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Dubai, United Arab Emirates - October 07, 2019: With the rise of the modern era and social media, luxury consumers are exposed to constantly changing styles which foster a desire of tireless change and continuous experimentation. Nowadays, consumers buy 400% more clothes than they did two decades ago. To keep up with the demand, companies need rapid stock turnover. This massive over-consumption leads to massive over-production and according to the Australasian Circular Textile Association, about 30% of the clothes made around the world are never sold. In 2018 alone, the cost of this unsold and destroyed inventory was estimated to be $210bn.
The fashion industry is indeed the second most polluting industry in the world. Overall, whilst 85% of human-made debris on the shorelines around the world are microfibers, and 190k tons of textile micro plastic fibers end up in the ocean every year, 95% of the pieces being currently thrown away could have been reused, repaired, or repurposed.
Taking these ecological and hazardous threats into account, a younger and more informed generation is leading the shift towards a more sustainable lifestyle. Currently, “Sustainability influences the purchasing behavior of approximately 60% of True-Luxury consumers (+12% vs 2013) driven by environmental, animal and ethical manufacturing concerns”, according to BCG’s Luxury Global Consumer Insight 2019. It is considerably fueling secondhand purchases. According to the same report, 17% of true luxury secondhand consumers perceive the pre-owned market as a truly sustainable alternative for their purchases and 10% consider sustainability to be now in the top 3 values defining luxury itself.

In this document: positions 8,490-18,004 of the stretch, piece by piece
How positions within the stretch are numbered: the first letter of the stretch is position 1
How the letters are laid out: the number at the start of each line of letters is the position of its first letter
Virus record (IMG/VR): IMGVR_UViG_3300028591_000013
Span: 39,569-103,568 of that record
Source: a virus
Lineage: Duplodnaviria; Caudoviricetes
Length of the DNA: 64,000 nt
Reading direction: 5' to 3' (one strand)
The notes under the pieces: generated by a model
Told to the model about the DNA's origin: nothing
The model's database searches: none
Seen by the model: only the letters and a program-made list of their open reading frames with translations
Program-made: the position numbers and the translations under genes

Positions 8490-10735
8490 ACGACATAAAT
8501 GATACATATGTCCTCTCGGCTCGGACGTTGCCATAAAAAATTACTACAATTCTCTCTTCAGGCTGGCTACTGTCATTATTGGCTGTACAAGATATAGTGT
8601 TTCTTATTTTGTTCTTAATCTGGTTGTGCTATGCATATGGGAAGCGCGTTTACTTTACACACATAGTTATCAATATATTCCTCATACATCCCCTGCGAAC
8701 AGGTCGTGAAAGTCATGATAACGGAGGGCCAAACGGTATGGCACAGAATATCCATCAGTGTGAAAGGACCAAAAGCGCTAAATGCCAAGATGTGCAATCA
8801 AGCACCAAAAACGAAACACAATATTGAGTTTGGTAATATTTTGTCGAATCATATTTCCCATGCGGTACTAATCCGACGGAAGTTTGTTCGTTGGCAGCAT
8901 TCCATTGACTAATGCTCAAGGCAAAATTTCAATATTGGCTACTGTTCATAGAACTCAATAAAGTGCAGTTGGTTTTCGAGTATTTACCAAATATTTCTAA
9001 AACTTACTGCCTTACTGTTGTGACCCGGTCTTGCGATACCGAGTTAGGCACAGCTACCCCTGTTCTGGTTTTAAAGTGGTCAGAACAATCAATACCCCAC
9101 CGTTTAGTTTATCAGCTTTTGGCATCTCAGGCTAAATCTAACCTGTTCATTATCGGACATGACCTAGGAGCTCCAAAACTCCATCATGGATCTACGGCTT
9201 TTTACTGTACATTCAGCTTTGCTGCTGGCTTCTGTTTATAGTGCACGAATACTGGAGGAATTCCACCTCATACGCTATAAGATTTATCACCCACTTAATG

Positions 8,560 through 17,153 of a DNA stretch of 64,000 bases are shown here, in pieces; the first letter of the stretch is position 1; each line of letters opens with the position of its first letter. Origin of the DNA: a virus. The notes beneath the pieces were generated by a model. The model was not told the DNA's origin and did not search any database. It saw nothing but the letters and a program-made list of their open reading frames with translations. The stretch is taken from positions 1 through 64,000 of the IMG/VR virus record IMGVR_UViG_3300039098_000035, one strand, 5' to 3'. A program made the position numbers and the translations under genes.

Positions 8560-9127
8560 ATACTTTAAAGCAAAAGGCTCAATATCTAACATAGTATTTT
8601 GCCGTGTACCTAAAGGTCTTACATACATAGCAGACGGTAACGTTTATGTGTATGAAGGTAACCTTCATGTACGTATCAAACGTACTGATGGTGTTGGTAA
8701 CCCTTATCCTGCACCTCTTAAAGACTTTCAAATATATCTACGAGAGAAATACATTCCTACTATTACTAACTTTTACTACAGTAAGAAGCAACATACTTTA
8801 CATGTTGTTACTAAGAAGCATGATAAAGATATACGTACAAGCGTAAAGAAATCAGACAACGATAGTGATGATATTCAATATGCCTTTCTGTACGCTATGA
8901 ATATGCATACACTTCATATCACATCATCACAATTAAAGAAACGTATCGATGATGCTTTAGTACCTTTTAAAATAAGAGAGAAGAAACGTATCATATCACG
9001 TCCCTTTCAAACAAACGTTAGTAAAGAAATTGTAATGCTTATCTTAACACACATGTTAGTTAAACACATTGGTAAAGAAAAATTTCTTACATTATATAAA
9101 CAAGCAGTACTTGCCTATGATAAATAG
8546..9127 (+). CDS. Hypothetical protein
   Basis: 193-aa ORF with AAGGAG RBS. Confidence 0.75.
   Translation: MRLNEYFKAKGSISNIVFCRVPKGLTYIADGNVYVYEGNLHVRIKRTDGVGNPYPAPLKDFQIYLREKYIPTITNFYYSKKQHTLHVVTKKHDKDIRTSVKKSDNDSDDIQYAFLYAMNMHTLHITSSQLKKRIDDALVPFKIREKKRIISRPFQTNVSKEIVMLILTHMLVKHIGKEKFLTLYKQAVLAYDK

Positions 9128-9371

Indeed, instead of encouraging this overproduction and overconsumption of fashion products, the resale market offers buyers a sustainable alternative to fast fashion whilst offering them long-lasting choices of the highest quality. Whilst the average lifetime of a garment is 3 years in the fast fashion sector, the lifetime of a luxury product can last decades when preserved properly. The resale market allows and encourages consumers to buy less but better whilst continuously satisfying their desires to be fashionable and on trend. It also offers consumers the opportunity to declutter their closets by selling what they no longer use in order to finance newer purchases whilst giving a second life to these pieces.
The resale market is one of the most critical and sustainable solutions to the current ecological damage the fashion industry is causing. It is also defining “circularity” in the sector and The Luxury Closet is one of its pioneering advocates - worldwide. As a matter of fact, since its inception, considering the fabrics, materials and composition of the products The Luxury Closet has sold, the start-up has already offset the equivalent of 2 million liters of water used, and 500,000 KM driven.
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